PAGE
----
The US union, which lost an election back in the beginning of the year to organize workers at Volkswagen’s sole factory in the country, just won two precious allies.
Both German union IG Metall and the Volkswagen Global Group Works Council backed the UAW and signed together with the US union a September 9 letter of intent to “Organize Volkswagen’s Chattanooga, Tennessee workers as a UAW-represented facility.” The step is actually mandated by US law – the idea of a works council representation, akin to the procedure encountered in many VW factories, needs the backing of a US sanctioned union.
“This is an alignment between the three institutions and to my knowledge there has never been an agreement such as this,” said UAW Secretary Treasurer Gary Casteel. “It gives us the support of one of the main foundations of the VW system and that is the Works Council.”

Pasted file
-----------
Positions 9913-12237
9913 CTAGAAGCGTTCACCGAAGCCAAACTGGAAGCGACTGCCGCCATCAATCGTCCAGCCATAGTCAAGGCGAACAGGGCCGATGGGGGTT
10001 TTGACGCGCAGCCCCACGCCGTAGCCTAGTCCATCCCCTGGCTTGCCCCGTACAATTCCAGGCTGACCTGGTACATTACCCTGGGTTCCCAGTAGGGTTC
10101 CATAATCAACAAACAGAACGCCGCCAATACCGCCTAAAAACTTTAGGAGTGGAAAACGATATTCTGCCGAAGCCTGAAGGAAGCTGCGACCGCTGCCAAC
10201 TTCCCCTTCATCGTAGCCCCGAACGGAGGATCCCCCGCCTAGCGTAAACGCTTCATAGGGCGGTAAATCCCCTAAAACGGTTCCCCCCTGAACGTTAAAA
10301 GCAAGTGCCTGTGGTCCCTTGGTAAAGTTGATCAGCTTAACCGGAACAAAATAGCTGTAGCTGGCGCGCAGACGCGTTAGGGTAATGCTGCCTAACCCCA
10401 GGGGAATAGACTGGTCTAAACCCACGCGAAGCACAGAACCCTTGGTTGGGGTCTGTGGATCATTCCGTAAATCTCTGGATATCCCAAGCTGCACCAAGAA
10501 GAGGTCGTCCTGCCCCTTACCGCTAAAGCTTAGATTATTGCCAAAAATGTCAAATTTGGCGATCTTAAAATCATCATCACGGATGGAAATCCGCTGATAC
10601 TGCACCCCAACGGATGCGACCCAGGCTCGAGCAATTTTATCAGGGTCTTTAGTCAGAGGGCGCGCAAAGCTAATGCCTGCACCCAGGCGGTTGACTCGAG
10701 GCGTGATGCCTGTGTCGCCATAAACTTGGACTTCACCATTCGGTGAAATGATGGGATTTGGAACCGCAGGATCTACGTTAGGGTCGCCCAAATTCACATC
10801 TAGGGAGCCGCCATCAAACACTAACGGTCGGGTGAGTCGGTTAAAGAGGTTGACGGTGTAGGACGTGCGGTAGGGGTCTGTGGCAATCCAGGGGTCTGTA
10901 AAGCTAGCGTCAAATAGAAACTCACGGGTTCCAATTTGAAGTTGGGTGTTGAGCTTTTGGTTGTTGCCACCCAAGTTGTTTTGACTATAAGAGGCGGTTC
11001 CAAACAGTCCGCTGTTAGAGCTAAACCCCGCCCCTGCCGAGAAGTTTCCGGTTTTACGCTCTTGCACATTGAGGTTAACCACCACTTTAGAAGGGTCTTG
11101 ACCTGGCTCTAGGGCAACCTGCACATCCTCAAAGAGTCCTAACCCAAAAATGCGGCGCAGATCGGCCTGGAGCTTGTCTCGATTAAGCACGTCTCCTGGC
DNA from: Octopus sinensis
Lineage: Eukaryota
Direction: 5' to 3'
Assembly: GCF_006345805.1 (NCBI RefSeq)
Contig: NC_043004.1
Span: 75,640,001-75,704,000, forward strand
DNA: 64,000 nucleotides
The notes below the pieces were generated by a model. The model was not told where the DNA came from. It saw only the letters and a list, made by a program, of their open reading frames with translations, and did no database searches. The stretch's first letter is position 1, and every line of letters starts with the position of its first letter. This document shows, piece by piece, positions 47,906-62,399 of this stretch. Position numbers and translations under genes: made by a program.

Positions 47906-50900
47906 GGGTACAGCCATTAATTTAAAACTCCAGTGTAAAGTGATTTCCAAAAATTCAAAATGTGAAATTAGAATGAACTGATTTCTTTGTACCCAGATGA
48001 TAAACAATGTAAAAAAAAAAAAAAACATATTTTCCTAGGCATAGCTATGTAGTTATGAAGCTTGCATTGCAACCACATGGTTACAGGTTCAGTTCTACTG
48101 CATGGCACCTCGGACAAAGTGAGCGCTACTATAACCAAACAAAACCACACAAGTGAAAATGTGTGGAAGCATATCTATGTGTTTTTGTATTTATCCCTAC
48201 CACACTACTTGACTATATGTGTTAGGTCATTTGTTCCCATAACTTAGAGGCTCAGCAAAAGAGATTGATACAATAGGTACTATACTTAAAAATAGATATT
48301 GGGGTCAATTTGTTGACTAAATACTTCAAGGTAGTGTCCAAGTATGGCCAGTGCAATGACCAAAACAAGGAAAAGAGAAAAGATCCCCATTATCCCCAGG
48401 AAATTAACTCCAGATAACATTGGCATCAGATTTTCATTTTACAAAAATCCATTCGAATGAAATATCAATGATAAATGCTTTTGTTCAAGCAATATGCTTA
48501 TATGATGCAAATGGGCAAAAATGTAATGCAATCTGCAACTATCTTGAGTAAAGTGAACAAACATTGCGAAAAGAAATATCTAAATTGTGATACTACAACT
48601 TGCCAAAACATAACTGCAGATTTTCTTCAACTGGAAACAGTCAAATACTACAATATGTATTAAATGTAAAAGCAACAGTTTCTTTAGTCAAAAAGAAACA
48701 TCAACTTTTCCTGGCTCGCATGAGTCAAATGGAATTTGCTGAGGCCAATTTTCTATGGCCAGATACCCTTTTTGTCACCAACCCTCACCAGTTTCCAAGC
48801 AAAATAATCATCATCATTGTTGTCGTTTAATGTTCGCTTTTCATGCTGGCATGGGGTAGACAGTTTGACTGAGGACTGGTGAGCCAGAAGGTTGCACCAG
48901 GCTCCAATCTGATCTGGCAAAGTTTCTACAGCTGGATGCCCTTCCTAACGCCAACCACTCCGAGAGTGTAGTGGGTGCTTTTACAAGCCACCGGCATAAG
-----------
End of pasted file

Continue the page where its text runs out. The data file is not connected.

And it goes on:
Volkswagen’s works council is formed from employee representatives and collaborates with the automaker’s management team when it comes to disputes at the workplace. The IG Metall is a powerful labor union in Germany that represents workers in many of the country’s industries.
Back in February, the UAW lost 712 to 626 the bid to become the worker’s union amid a tense battle between the US union, elected Republican officials and other parties that opposed labor unions in the region.